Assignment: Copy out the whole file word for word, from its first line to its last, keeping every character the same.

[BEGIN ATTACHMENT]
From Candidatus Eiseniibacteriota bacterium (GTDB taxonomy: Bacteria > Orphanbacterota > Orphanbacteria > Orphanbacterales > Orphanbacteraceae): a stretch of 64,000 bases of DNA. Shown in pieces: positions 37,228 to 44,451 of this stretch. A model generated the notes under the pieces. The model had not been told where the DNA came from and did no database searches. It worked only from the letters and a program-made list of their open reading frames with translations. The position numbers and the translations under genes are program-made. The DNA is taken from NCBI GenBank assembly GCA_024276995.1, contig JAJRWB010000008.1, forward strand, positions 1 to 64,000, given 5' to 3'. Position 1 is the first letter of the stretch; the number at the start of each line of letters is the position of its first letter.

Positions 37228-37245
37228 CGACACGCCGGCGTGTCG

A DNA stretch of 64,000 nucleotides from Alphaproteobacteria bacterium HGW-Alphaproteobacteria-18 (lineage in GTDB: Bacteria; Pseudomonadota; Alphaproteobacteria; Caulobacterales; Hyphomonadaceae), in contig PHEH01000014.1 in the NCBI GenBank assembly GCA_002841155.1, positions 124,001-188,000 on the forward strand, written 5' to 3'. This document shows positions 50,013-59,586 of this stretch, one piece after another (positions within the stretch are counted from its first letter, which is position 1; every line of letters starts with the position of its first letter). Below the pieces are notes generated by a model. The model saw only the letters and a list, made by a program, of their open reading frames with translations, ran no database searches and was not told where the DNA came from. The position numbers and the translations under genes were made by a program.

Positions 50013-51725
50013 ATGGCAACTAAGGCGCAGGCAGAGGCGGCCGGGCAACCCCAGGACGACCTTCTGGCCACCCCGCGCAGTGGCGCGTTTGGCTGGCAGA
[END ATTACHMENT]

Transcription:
From Candidatus Eiseniibacteriota bacterium (GTDB taxonomy: Bacteria > Orphanbacterota > Orphanbacteria > Orphanbacterales > Orphanbacteraceae): a stretch of 64,000 bases of DNA. Shown in pieces: positions 37,228 to 44,451 of this stretch. A model generated the notes under the pieces. The model had not been told where the DNA came from and did no database searches. It worked only from the letters and a program-made list of their open reading frames with translations. The position numbers and the translations under genes are program-made. The DNA is taken from NCBI GenBank assembly GCA_024276995.1, contig JAJRWB010000008.1, forward strand, positions 1 to 64,000, given 5' to 3'. Position 1 is the first letter of the stretch; the number at the start of each line of letters is the position of its first letter.

Positions 37228-37245
37228 CGACACGCCGGCGTGTCG

A DNA stretch of 64,000 nucleotides from Alphaproteobacteria bacterium HGW-Alphaproteobacteria-18 (lineage in GTDB: Bacteria; Pseudomonadota; Alphaproteobacteria; Caulobacterales; Hyphomonadaceae), in contig PHEH01000014.1 in the NCBI GenBank assembly GCA_002841155.1, positions 124,001-188,000 on the forward strand, written 5' to 3'. This document shows positions 50,013-59,586 of this stretch, one piece after another (positions within the stretch are counted from its first letter, which is position 1; every line of letters starts with the position of its first letter). Below the pieces are notes generated by a model. The model saw only the letters and a list, made by a program, of their open reading frames with translations, ran no database searches and was not told where the DNA came from. The position numbers and the translations under genes were made by a program.

Positions 50013-51725
50013 ATGGCAACTAAGGCGCAGGCAGAGGCGGCCGGGCAACCCCAGGACGACCTTCTGGCCACCCCGCGCAGTGGCGCGTTTGGCTGGCAGA